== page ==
Last time, I wrote about a brilliant secret tactic that helps to move neighbors from acquaintances to friends – throwing parties. But, parties can’t be the only tool in your toolbox. As I’ve written about a lot in the past, we’re already over-committed as a culture. And depending on the type of party you have, they can take up good amounts of time. So, I wouldn’t suggest you burden yourself with these too often. Maybe once every couple months?
Find common interests and activities
But that leaves us needing more opportunities for interaction in the in-between times to be able to take our acquaintances to friendships and our friendships to the deeper places. Here’s a great idea to help with this…
Do what you do, and invite your neighbors too.
What I mean is, you already do activities that you need to or love to do. All you need to do is invite your neighbors to do it with you.
A few examples
I love to play basketball for my workout. A neighbor loves to play as well. When we’re going to play, we simply ask one another to join.
We put a garden around our house every spring. Another neighbor also likes to garden. So instead of working alone on our own gardens, we visit and help with each others.
My wife and I love to play games for relaxation. We recently learned that an older neighbor couple plays games every night after dinner with each other; and they love when others play with them (but it almost never happens). So, we plan on having game nights with them every week or two.
Lastly, if you live in the United States, it’s pretty likely that both you and your neighbors eat three meals a day. You’re already going to eat, why not do it together?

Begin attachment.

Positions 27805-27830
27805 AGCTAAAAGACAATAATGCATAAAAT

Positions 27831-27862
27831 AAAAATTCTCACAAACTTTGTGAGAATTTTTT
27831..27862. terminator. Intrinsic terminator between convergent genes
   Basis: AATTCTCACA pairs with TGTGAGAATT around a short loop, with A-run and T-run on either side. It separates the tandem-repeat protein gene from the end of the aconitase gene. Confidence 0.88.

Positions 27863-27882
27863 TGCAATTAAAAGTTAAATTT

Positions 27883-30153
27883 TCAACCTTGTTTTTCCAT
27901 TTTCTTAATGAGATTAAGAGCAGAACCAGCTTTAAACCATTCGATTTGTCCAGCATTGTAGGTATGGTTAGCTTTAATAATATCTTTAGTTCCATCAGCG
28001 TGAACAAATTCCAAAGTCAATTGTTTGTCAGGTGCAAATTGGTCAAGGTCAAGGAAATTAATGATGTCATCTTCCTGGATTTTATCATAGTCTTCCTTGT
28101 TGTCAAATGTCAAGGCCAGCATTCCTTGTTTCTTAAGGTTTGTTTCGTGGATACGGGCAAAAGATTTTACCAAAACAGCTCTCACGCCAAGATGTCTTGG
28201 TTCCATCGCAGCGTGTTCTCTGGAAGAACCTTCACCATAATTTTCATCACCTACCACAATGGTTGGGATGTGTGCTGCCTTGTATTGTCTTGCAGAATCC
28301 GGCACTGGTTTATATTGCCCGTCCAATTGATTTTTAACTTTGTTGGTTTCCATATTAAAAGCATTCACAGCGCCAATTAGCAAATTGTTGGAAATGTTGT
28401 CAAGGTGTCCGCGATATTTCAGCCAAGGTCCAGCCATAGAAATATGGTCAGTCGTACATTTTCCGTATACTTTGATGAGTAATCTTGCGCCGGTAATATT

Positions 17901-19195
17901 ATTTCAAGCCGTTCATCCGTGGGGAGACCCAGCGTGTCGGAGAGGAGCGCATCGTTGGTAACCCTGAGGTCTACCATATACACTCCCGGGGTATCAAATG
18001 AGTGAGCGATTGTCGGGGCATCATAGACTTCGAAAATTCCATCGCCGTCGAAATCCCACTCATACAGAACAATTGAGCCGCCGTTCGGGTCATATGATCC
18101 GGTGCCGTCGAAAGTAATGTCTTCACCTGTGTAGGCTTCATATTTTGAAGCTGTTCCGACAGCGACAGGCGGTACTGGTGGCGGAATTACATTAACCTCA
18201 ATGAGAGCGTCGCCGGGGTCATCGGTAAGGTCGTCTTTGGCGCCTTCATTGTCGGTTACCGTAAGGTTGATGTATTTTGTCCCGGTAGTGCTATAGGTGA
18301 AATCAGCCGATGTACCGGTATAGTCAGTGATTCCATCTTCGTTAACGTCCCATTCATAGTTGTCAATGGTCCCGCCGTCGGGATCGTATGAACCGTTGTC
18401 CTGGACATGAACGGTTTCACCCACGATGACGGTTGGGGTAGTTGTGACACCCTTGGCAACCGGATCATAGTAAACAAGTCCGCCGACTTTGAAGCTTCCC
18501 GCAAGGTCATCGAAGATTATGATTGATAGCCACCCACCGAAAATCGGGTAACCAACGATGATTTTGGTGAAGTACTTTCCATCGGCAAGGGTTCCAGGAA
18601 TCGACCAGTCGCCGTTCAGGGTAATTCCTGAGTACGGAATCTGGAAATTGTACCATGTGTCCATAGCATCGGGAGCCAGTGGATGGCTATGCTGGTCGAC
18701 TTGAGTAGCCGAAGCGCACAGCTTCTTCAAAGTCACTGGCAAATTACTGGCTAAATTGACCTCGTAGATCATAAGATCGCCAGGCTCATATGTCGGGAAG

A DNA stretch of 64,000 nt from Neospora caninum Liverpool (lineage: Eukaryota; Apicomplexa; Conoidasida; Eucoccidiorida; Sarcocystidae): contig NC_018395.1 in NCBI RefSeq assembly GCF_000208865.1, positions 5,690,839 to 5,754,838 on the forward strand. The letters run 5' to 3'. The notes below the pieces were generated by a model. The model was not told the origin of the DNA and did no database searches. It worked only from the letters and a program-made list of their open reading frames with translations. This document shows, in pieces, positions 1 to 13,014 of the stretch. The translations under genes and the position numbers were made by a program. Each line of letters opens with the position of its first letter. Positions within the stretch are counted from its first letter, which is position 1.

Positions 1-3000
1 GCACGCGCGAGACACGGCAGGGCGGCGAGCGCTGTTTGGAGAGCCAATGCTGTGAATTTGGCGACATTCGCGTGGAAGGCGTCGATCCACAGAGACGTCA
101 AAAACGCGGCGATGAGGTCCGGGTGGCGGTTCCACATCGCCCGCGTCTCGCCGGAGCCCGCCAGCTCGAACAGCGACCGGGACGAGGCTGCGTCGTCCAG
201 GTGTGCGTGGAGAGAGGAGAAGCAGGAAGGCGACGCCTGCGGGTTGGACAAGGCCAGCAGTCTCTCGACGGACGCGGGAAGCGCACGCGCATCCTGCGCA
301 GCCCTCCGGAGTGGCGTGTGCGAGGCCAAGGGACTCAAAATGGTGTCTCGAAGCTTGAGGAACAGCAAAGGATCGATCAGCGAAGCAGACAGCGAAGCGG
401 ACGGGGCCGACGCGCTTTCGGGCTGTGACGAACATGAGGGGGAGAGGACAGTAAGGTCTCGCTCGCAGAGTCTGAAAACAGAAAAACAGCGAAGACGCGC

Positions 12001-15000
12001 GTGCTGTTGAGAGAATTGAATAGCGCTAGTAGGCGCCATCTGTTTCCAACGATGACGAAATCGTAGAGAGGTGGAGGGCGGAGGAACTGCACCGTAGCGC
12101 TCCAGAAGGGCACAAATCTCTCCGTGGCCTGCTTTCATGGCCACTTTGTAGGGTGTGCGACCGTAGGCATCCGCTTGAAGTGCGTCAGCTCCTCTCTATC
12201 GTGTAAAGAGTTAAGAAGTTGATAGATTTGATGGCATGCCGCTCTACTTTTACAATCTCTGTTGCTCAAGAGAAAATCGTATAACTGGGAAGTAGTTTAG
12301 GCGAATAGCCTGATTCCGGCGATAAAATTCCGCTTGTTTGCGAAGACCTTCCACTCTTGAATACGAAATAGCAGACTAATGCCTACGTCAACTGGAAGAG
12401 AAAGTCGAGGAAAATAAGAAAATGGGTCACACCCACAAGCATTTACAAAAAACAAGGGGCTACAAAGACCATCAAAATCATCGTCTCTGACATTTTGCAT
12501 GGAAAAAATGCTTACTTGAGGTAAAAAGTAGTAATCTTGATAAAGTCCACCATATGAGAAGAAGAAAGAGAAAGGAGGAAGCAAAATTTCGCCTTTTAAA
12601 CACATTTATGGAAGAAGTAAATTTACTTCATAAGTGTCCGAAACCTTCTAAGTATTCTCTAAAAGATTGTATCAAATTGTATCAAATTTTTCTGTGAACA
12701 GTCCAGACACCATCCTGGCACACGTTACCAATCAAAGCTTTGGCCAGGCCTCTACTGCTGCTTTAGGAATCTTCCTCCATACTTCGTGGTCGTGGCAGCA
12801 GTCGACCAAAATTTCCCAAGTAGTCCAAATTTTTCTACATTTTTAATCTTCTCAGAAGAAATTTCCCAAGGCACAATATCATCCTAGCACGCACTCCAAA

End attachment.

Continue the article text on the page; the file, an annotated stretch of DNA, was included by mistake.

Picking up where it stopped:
Consistency will pay off
So, in my last 3 posts, I’ve given you 3 simple (but not easy!) tactics:
- Hang out where you’re visible
- Throw parties
- Do what you do, and invite your neighbors too
If you put these into practice and don’t give up, what will begin to happen is you will start to feel like you are sharing your life with those around you. Then after that, you will start to feel like part of a community. Then, you’ll realize that an environment is forming in which it’s practical to live out the Kingdom principles with those around you. You’re starting to get a taste (but just an appetizer) of the community life that institutional churches promise, but can’t deliver.
I have found that every time I get past my fears and invite others, I am blessed in ways I never imagined. Even if the invitation is declined, it still breaks the ice and you never know what it means to others just to be invited.